8 Things We’ve Learned About Virtual Events Since the Start of COVID-19

June 11, 2021

It’s been over a year since virtual became the new in-person. So after 15 months – what have we learned?

1. Pay for attendance, not registration.

In the world of events – free ones especially – we know to expect a 50% rate of drop-off. That means if 500 people RSVP, only about 250 will actually show up. It’s just the nature of the beast. But with that said, don’t be duped by your tech vendors into paying for registrations vs. participants. It’s not transparent, and you shouldn’t hesitate in pushing back. One of the most important questions virtual event organizers can ask is: am I paying for RSVPs or attendees? Make sure you’re paying for what you’re using, and not what you don’t.

2. Every virtual event should look unique.

Of the dozens of events we’ve attended within the last month alone, do you know what’s stood out? Absolutely nothing. Why? Many of them used the same platform, in exactly the same way, with zero variation in functionality or design. No shade to the event organizers – they don’t know what they don’t know.

BUT let’s be clear: no two events are the same, so make sure your virtual venue can adapt along with you. Your event should not look the same as your competitor’s, or as your last event. A flexible virtual events platform like Tocca makes it easy to create unique experiences every time.

3. Data is more critical than ever.

There is nothing more frustrating and potentially ruinous for a marketing spend of a precious budget than a lack of or incorrect data and metrics. One of the silver linings of virtual events is the ability to obtain data about your audience’s engagement with your event.

  • What sessions did they attend?
  • Did they interact with other attendees?
  • How long did they spend in each room?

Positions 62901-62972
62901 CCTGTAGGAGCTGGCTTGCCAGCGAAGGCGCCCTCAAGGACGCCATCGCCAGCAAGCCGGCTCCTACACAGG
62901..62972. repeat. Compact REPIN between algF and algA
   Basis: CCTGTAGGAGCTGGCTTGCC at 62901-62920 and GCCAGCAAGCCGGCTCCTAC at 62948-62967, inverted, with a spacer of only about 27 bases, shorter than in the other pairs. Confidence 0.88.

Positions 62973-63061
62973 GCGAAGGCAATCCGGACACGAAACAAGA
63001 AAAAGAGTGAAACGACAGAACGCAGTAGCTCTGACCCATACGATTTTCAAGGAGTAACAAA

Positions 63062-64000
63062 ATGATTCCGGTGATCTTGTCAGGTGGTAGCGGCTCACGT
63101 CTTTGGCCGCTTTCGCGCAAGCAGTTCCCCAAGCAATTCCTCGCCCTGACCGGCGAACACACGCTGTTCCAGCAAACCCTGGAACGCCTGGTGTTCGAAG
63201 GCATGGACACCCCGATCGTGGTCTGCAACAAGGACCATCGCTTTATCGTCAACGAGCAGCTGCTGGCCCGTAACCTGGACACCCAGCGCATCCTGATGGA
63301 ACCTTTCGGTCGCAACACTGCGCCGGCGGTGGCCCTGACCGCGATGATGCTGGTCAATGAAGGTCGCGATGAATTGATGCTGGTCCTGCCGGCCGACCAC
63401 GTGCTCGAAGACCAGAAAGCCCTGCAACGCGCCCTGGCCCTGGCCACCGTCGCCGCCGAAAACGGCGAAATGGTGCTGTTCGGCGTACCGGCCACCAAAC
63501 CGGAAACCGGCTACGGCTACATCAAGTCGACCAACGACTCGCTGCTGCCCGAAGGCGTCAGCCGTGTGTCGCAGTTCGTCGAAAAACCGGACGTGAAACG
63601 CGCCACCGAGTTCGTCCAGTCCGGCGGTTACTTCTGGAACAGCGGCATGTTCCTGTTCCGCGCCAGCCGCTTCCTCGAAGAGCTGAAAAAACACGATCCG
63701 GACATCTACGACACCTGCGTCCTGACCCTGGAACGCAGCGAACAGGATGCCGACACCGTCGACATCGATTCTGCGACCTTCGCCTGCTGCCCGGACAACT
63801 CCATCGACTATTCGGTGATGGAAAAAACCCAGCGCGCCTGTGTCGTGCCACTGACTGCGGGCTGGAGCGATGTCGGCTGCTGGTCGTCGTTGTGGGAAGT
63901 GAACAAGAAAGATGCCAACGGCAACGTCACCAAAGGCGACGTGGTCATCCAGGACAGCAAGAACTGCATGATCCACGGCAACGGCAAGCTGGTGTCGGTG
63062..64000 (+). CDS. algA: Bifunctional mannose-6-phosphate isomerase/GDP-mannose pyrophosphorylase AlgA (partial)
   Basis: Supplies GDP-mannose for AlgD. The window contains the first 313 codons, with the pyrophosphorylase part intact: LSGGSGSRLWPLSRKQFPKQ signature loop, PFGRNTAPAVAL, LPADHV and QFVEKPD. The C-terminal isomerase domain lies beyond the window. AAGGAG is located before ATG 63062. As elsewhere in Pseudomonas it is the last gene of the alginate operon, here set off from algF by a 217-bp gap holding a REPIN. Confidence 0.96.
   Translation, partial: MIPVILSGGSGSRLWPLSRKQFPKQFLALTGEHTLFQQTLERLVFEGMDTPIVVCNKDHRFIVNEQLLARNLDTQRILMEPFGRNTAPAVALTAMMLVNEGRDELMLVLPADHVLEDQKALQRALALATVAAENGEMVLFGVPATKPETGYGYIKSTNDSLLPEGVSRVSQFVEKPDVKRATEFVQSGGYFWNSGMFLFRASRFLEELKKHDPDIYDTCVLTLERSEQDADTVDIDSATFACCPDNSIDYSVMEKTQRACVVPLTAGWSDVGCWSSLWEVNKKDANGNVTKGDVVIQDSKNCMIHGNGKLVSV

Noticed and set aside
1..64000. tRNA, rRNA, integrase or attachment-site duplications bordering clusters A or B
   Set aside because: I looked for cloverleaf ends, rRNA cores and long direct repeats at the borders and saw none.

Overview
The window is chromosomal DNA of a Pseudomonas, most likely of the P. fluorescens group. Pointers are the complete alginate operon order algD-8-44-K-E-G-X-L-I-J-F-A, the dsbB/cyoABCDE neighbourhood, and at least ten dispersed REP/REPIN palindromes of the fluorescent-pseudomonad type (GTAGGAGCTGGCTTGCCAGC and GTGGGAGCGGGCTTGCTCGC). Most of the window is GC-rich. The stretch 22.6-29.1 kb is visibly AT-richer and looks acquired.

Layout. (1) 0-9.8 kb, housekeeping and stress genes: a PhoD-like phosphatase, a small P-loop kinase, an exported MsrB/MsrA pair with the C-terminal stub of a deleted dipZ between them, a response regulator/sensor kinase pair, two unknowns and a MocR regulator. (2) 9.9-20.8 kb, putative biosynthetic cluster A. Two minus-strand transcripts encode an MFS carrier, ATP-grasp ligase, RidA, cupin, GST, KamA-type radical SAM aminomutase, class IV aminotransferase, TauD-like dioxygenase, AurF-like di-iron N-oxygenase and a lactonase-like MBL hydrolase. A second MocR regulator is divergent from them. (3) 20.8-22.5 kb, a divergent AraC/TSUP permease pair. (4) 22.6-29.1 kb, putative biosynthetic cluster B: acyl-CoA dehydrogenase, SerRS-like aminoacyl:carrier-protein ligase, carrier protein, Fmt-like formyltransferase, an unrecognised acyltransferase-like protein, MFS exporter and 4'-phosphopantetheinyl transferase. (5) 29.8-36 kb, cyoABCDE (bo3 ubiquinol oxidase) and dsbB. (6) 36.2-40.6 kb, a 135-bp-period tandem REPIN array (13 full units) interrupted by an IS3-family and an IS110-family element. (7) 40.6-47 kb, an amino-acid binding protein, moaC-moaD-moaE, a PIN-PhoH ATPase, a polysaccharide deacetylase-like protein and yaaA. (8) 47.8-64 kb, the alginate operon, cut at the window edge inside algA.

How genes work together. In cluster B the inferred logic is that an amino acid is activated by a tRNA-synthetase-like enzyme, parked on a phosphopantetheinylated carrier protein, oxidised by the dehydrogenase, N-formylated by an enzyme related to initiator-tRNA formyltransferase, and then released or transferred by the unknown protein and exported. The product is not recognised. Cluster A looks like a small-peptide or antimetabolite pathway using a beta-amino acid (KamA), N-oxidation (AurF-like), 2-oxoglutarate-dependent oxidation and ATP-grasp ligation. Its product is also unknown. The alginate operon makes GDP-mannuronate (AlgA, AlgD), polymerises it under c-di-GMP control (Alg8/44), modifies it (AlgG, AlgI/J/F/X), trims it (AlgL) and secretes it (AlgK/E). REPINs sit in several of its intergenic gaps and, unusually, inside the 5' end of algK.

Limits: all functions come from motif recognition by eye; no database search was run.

These are the essential bits of information that will help deliver your return on investment. Equally as important as the data capture, is the data integration. Why use a go-between solution when you can use a tool that already integrates with your organization’s existing tools?

4. Design your event for the environment you’re putting it on in.

Your virtual event never was nor ever will be the same as your in-person event – so why are we treating it that way? A year+ into virtual event design, we should no longer just be looking back and pivoting, we need to be thinking forward. Don’t just translate your offline event to online, rethink it as a virtual experience. Your audience’s needs are different at home, so meet them where they are.

5. Focus on the 1:1 experience.

We all know the person who loves to connect and network at every possible opportunity. We might be that person, but more than likely we’re the person who can’t run away from it fast enough. But in a post-COVID world, we can more firmly acknowledge the significance and desire for the kind of casual 1:1 interaction that leads to real, tangible results.

Just because we’re in a virtual setting doesn’t mean meaningful networking can’t happen. It can, but only if we make it a priority, not an afterthought. Virtual event platforms like TOCCA are designed for a variety of networking types, be it planned ahead, spontaneous, in groups, or one-on-one.

6. People need hand-holding. Even virtually.

In addition to the schmoozers we all know, there’s also likely to be a tech-averse friend/parent/co-worker in our lives. No one expected to be thrust into all virtual, all the time, so there are many folks who weren’t as prepared and had a more difficult time adjusting. Tech trouble is to be expected in professional settings – that’s why we have the all-knowing IT departments at work. But what about during events?

People are impatient about tech trouble, have someone available 24/7 and remind people how to get to the tech support. They need help navigating a virtual event.

7. We’re not more entitled to an attendee’s time just because they’re remote.

Could this day-long conference have been a two-hour webinar? Just because folks aren’t traveling to see us doesn’t mean we get to fill that time with extra content. Being pithy and dynamic is an art that we shouldn’t lose just because we’re remote.

8. Supplement the online experience with an offline one.

Make the experience one that attendees will remember even after they shut their laptops. Things like a bottle of champagne, a t-shirt, a sweet treat, or branded swag that ties back to your company or event go a long way. Take it a step further by staging a “mass opening” moment where all attendees open their gift box at the same time to create a shared experience that is so often missing in a virtual setting.